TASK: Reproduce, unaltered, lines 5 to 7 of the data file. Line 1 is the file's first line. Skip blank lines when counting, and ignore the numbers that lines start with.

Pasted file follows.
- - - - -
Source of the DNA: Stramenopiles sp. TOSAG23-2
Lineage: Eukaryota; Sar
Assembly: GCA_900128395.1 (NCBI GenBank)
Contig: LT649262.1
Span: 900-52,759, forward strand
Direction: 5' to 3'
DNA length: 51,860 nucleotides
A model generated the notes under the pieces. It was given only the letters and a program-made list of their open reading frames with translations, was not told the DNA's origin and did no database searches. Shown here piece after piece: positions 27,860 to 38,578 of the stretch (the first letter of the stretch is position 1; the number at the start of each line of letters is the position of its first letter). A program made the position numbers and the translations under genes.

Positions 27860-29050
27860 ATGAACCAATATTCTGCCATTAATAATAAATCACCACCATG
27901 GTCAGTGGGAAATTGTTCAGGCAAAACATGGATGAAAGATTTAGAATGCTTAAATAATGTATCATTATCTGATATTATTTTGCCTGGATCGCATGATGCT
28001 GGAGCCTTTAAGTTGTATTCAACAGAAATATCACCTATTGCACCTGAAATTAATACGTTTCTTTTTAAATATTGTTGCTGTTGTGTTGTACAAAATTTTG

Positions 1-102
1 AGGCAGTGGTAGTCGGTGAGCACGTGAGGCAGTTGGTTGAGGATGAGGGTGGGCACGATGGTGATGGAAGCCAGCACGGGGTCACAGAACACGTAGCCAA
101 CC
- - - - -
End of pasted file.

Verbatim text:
Span: 900-52,759, forward strand
Direction: 5' to 3'
DNA length: 51,860 nucleotides